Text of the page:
There is certainly a lot of buzz around topics like renewable energy, emission reductions and, more recently, carbon offsets. Perspectives range from confusion and skepticism to strong support of offsets as a necessary step in battling climate change. Today, we will not be discussing the pros and cons of carbon offsets, but rather try to improve understanding of offsets by exploring an example of a project type that leverages a biproduct of our Landfills.
Landfills are often viewed as an eyesore or as having a negative impact on the local environment. It might be difficult to imagine how they can have a positive impact on the climate change and renewable energy spaces. According to the EPA, landfills are among the largest producers of a greenhouse gas much more dangerous than carbon dioxide, methane.
Methane is produced when organic waste such as food or wood starts to decompose. While that might sound less than encouraging, landfill methane actually represents a renewable energy source that can also help reduce greenhouse gas emissions. The process is straightforward, and the general workflow looks as follows:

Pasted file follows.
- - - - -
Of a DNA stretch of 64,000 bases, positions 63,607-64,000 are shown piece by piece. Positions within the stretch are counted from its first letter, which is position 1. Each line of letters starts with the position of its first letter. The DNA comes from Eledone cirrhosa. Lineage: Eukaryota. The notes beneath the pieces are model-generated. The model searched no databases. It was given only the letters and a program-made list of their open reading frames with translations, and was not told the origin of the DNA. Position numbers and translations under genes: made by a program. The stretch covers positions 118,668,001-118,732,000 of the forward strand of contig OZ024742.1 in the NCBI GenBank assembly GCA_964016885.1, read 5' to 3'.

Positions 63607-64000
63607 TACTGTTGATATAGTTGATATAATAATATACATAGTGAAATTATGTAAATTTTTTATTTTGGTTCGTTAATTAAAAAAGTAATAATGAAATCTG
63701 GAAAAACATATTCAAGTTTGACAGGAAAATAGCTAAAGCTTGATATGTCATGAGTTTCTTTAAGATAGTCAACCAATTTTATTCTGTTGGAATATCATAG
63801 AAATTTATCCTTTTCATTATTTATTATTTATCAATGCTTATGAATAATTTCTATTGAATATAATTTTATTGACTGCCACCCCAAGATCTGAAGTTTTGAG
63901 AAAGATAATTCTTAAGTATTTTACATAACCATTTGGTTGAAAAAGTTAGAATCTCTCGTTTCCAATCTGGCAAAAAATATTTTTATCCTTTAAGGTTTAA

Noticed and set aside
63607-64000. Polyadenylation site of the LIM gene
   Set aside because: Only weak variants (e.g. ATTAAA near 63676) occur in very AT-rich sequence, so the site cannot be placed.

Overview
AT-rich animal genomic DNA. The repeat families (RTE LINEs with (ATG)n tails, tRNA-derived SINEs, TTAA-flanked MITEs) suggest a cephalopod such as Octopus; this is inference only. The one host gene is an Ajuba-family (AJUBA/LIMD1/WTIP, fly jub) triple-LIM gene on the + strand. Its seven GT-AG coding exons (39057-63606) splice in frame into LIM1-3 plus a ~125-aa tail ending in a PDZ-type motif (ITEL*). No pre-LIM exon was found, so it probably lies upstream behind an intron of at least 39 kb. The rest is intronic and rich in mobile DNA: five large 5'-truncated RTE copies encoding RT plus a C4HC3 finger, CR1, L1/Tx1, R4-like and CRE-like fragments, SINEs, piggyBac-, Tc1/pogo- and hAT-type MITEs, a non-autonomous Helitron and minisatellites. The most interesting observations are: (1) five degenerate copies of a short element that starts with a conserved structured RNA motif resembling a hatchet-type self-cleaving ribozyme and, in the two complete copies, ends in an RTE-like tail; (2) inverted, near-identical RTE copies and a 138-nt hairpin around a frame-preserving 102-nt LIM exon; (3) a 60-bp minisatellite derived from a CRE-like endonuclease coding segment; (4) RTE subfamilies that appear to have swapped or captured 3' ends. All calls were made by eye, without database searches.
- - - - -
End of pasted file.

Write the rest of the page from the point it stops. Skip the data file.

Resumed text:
- Methane collection:
- First, a trash cell is created by digging into the ground to create a bed used for collecting the trash and waste from the surrounding community. As the trash rises in the cell, there is a skim coat of dirt and soil applied in layers. When the cell has reached max capacity, a thicker layer of clay, soil, and a protective barrier is placed on top. The site remains like this until ready for methane extraction.
- A vertical well is drilled to extract the methane gas from the trash cell at varying depths. The most concentrated methane resides at the bottom of the cell.
- After the methane is extracted from each cell, it is transferred over to a processing plant via a network of pipes. When received at the processing plant, moisture, Carbon Dioxide, Sulfur and VOCs (Volatile Organic Compounds) are removed.
- Once processed, the resulting methane can be distributed using existing infrastructure. It can be sent to power utilities, schools, local community homes, and even compressed gas vehicles.
In addition to providing a power source, some landfill gas capture projects can also be eligible to generate carbon offsets since they are preventing dangerous greenhouse gases from entering the atmosphere. Offsets generated from such projects can be purchased by organizations seeking to balance out hard to eliminate emissions generated from their operations. The carbon offsets space can seem complex and difficult to navigate, but Guttman is here to help. To learn more about our Carbon Offset Program or Renewables options, visit our Guttman Renewables site.